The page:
NYC Marathon runners prepare for record temps, humidity on race day

(NEW YORK) — New York City Marathon runners are in for a shock, as the forecast for the Sunday race shows unseasonably hot and humid conditions with parts of New York City potentially reaching up to the mid-70s.

The organization hosting the race, the New York Road Runners (NYRR), has put out a warning for runners as they take their final steps in preparing for the 26.2-mile course.

“Start the race well hydrated and remember to drink fluids when you are thirsty,” the email to runners read. “Fluid stations are located throughout the course and handheld and waist hydration packs are permitted.”

The runners are also mentally preparing for the unexpected heat.

Tatyana McFadden, a five-time TCS New York City Marathon champion and 20-time Paralympic medalist, told ABC News that she’s been focusing on her hydration in the days before the race.

“Luckily we start a lot earlier,” McFadden said.

The race starts at approximately 8 a.m.

“Take your hydration seriously … You’ll be probably a lot more dehydrated, much more than probably your runs you had a couple of weeks ago. Key in that hydration and rest leading up to the marathon,” McFadden added.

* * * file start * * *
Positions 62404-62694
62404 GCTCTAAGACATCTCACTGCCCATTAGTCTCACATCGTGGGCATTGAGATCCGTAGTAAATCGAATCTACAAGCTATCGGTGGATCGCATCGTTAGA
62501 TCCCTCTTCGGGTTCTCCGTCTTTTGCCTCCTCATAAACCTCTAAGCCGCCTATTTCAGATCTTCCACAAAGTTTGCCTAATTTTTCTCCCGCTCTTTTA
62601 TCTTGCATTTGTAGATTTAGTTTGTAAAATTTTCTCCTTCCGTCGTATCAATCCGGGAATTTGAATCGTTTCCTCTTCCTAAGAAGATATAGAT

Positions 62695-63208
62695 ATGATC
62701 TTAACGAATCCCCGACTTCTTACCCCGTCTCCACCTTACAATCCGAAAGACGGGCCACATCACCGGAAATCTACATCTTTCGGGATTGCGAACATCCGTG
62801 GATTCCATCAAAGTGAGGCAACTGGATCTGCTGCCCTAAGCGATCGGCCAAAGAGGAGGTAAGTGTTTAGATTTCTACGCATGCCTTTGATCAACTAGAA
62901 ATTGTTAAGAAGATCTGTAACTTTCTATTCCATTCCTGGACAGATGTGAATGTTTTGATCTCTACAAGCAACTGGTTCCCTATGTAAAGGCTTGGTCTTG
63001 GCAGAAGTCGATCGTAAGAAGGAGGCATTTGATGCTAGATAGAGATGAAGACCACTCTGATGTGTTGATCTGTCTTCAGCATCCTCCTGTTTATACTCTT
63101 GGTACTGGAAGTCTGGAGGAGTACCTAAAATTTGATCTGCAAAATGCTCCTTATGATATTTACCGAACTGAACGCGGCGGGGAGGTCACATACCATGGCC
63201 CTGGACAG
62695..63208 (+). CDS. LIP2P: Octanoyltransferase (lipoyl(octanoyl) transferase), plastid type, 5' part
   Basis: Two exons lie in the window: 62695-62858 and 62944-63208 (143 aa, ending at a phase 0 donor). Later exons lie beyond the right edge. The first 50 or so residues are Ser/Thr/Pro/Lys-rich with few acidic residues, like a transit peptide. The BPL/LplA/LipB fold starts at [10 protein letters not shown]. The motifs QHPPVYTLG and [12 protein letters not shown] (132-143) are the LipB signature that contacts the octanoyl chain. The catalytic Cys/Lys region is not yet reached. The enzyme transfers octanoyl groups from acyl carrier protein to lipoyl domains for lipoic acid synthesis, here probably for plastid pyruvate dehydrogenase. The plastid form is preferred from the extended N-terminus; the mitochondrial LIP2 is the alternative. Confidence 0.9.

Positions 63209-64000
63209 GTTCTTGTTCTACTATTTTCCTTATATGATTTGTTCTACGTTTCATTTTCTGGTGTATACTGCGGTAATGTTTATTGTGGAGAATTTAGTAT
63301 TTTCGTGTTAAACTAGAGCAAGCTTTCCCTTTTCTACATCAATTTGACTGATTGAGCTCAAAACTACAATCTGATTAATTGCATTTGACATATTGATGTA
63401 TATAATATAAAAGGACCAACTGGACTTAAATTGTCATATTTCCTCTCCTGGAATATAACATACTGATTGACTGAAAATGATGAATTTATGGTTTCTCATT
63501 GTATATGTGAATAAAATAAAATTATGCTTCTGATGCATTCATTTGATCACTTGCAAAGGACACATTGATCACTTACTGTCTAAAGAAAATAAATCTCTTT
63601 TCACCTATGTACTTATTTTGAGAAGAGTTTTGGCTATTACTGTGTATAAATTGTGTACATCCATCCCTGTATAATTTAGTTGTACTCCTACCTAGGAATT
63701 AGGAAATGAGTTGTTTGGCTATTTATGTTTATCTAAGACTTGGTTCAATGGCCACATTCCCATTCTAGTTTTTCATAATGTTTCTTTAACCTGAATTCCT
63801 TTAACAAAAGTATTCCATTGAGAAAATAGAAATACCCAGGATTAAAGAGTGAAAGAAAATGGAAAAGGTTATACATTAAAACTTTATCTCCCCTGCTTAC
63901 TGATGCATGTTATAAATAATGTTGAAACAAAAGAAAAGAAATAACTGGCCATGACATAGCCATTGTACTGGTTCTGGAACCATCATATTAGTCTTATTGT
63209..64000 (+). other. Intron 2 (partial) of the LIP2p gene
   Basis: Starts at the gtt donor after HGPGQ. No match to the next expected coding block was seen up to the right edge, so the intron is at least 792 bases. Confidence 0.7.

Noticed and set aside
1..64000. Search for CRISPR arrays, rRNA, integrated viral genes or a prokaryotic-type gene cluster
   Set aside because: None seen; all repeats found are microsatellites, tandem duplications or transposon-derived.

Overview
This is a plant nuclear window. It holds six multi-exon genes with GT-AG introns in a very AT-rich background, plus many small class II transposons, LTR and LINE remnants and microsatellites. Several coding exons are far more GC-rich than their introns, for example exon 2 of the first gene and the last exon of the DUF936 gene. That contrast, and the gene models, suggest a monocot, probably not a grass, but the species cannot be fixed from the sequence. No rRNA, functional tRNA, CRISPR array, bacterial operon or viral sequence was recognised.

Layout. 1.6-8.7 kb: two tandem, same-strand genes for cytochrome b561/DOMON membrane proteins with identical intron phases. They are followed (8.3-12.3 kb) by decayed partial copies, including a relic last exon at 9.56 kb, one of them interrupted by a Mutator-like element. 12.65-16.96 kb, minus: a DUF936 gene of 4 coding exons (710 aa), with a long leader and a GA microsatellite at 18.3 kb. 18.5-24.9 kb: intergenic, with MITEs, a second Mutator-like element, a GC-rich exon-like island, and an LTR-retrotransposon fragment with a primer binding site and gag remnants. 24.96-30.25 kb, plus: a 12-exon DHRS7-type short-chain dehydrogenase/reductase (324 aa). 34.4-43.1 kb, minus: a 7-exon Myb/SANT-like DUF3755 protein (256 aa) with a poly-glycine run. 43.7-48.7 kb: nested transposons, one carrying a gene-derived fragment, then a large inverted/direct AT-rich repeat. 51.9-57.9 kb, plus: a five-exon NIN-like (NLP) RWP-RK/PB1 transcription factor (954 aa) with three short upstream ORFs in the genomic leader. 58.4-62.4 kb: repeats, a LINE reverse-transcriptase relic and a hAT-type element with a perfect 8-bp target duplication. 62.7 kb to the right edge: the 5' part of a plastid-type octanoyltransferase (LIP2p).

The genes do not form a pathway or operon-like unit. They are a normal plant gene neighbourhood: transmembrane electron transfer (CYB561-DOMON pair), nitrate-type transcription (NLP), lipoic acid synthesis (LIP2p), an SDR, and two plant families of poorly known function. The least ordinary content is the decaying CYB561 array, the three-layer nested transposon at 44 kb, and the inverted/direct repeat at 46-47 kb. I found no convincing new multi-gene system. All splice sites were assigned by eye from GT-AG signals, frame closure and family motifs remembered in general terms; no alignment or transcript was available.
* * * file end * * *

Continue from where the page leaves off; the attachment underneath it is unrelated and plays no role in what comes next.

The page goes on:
Olympian and America’s marathon record-holder Daniel Do Nascimento told ABC News that he thought he expected to be cold for the race — but got lucky with the burst of heat that he’s used to being in.

“When I saw that it was going to be hot, it’s a great opportunity for me because I’m from a tropical country that’s so hot,” said Do Nascimenti, from Brazil.

However, he’d been training in Kenya though, which has a cooler climate.

NYRR gave runners some tips for racing on a day like the warm and humid one runners should be expecting this year.

They suggest wearing light fabrics, and don’t start off the race too fast. Also, if you start to heat up, they urge runners to slow down their pace.

“If you feel faint, dizzy, disoriented, or your skin is clammy and abnormally hot or cold, slow down or stop running,” race organizers recommend. “If symptoms continue, stop running and seek help at a medical station (located every mile starting at mile 3).”

They also recommend wearing hats or skin coverings.

“Be aware that you may not be acclimated to the weather we expect on Sunday,” the email read.

Medical, food, misting and fluid stations will be located throughout the marathon course.

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